Milla Jovovich discusses the horror/gaming franchise that keeps on going
It's hard to believe that it's been a decade since "Resident Evil," the first installment of the movie franchise
based on the hugely popular Capcom video game, arrived on-screen and
kick-started what has become the single most successful game-based film series
in history. The cornerstones of the action/survival/horror hybrid have been star
Milla Jovovich, who plays the steely and mysterious Alice, and
writer/director/producer (and Jovovich's husband) Paul W.S. Anderson, who have
provided a consistency to the series while delving in and out of the game
After not directing movies two and three ("Resident Evil: Apocalypse" and "Resident Evil: Extinction") Anderson returned to
the director's chair for 2010's "Resident Evil: Afterlife" and has stayed there for
"Resident Evil: Retribution," which arrives in 3-D (like "Afterlife") on Sept. 14, 2012. With the series
celebrating its 10th anniversary, we caught up with Jovovich at last month's
WonderCon in Anaheim, Calif., to discuss "Resident Evil" past and present.
MSN Movies: When you guys did the first "Resident Evil," did you ever
imagine 10 years later we'd be talking about No. 5?
Milla Jovovich: No, absolutely not. Absolutely not. I mean,
when we did the first one, it was kind of, for me, like just a passion project
for sure because it was my brother's favorite game. We used to play together
when he was a kid, and so I thought, "Well, I've worked with all these amazing
directors and I've played these really amazing parts, but he's only 13. For him
("The Fifth Element") is already kind of an old film. He doesn't care about Joan
of Arc. He doesn't care I worked with Wim Wenders. These things mean nothing to
a 13-year-old boy."
What would mean something to him is if I was the girl from "Resident Evil,"
so when I went in to audition for the part, that was where I was coming from. If
you talk to Michelle Rodriguez (who starred in the first film and returns for
"Retribution"), it's the same thing. She is really passionate about the games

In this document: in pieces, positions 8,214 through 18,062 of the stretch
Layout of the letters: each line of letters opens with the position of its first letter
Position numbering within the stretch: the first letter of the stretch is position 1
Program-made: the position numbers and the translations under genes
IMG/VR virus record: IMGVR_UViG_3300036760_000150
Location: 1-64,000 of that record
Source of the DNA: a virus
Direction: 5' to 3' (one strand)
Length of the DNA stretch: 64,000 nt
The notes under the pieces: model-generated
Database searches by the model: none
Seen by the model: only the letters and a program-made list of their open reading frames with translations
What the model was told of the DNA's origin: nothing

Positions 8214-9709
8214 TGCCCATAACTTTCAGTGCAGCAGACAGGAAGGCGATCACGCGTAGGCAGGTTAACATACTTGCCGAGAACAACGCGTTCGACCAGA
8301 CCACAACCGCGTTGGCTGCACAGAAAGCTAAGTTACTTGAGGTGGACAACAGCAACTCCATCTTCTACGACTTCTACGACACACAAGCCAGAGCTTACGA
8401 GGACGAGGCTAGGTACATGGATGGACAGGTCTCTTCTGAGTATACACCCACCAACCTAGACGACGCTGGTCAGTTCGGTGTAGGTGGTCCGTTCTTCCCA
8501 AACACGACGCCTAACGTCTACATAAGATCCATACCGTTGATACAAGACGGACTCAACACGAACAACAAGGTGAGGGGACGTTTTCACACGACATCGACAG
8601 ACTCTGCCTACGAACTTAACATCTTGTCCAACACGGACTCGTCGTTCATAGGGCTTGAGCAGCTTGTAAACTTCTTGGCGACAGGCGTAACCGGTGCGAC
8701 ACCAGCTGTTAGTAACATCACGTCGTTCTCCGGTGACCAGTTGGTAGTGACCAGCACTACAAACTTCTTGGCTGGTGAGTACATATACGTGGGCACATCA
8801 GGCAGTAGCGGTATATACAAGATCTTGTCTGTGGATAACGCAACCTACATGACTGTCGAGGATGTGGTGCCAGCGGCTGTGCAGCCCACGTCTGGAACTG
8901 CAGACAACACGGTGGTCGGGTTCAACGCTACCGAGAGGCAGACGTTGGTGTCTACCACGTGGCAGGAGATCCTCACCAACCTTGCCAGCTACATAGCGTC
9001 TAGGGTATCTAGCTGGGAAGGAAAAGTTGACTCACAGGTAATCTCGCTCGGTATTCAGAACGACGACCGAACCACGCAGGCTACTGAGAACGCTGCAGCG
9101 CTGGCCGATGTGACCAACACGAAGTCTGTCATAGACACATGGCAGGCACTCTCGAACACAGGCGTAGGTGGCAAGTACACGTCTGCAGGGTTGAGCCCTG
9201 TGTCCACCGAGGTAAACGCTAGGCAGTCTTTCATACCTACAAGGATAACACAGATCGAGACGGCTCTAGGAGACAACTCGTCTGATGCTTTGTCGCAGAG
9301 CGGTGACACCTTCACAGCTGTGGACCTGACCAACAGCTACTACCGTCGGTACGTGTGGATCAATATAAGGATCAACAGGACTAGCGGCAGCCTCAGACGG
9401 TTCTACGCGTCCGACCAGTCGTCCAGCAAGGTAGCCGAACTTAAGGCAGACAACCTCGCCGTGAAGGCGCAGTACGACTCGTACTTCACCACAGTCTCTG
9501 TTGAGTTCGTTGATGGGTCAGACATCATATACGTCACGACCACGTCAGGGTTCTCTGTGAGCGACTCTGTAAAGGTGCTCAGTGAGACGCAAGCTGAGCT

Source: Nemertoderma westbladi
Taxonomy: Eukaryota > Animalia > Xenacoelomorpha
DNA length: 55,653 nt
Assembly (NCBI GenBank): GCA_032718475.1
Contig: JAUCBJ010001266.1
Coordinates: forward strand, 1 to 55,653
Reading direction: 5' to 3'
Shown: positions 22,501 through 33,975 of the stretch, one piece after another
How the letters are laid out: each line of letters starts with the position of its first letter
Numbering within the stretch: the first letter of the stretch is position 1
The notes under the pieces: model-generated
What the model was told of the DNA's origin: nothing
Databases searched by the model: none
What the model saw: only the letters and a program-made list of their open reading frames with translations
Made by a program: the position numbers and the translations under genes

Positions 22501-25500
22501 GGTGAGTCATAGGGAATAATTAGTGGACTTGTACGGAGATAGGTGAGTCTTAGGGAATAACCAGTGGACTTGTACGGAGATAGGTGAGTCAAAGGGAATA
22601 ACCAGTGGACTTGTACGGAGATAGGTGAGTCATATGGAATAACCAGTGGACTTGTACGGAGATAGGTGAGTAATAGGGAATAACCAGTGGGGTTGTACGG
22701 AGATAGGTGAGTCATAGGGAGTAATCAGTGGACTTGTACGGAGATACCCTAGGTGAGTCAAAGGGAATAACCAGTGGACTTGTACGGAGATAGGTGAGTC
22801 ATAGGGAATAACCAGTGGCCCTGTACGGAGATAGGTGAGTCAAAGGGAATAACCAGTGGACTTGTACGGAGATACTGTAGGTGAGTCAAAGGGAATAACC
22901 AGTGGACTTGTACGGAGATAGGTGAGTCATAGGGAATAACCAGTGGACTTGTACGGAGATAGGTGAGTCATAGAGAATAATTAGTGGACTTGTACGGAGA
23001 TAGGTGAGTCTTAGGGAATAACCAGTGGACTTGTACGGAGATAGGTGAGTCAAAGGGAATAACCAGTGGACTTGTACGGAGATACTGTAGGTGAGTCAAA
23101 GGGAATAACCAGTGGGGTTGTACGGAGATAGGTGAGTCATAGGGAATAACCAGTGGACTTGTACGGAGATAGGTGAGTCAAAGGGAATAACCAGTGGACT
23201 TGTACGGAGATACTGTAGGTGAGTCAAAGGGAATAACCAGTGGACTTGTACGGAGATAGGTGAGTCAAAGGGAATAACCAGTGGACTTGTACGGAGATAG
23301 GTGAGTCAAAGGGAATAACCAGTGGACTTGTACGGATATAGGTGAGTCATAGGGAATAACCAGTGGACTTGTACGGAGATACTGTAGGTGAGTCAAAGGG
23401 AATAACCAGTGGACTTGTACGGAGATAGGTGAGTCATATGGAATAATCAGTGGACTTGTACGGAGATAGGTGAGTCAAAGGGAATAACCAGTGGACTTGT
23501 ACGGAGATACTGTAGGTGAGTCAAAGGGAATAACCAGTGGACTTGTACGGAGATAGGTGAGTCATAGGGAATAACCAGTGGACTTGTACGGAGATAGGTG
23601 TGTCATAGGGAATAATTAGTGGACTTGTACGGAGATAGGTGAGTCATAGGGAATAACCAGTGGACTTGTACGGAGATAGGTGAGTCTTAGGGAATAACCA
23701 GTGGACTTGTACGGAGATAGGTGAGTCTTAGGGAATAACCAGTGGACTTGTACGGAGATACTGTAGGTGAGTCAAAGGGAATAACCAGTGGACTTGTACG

and she is a big gamer, and for her it was about being in the "Resident Evil"
movie. And Paul was the first one, the captain of the ship, who was a gamer,
played the game, so it was all coming from fans to begin with. We just did it
for the love of it and not for a paycheck.
Five films down the line how do you keep it fresh? How do you and
Paul keep it fresh creatively? How do you keep the character fresh for
For me the character is fresh just naturally because I go into it more and
more comfortable each time and I just know how she would react, so it's
interesting to see things from her perspective after already living with her for
so many years, but I think as a script and as a franchise, it's just become so
much bigger. ... It's beautifully shot. It's cool. It's violent, but it's
beautiful. To me it's like one of the only kind of Western-style movies that has
a feeling of Chinese cinema when it comes to the action sequences, when it comes
to the mythology. Alice is kind of that mythological creature in my head now,
especially when you see this one.
This is the second one you've done in 3-D ...
Paul is so enamored with 3-D. I mean, he's such a fan of it, so he really
knows how to use it and how to make it the most immersive he can for people
without making it distracting or kind of thinking about safety and thinking
about what's going to make people's eyes hurt and how do you pan without making
people dizzy. There are so many things that I picked up from him about 3-D that
now when we go to see a 3-D movie, I'm like, "Whoa, is that supposed to happen,
honey? Why did I get dizzy right then?" He'll be like, "It was a little bit too
sharp of a pan," and we talk about why a shot didn't work. Then when we do the
movie and we do a pan, we make sure that it works. So it's always like this
There was an interview where Paul had said that the next one after
this could be the last one.
If there is a next one.
Can you see these going on and on, and in a way can you see them be
almost like the James Bond series, where eventually someone would take over for
I would have no problem with that. That's for sure. That would be super-cool.
I can't do it forever. That would be amazing. I mean, definitely Paul had an
idea that we talked about a year ago for this movie and another one, with a
story line that would culminate there. Would it be the end? I don't think he
really knows, because he hasn't written the script yet. There was definitely a
story line for five and six, but at the same time we've never worked that way,
where we've done two films back-to-back and we've always been very much like,
"This is a movie; focus on that and make it the best and then see how the fans
react and cross that bridge when we get there."
I think that's part of what's great, too, about these movies. It's not every
year there is a "Resident Evil." It actually comes out when organically he feels
like writing a script for it. Sometimes it's two years. Sometimes three, but
when it does come, people know that it's there for a reason, because he really
was inspired to write it. ... It's organic, and I think that's the most
important thing and that's what fans feel and that's what they react to, our
passion for it and that honesty. We're not just trying to just have some machine
that spits them out. It's real people doing these things and doing them with a
lot of energy and will and force, and we love it.
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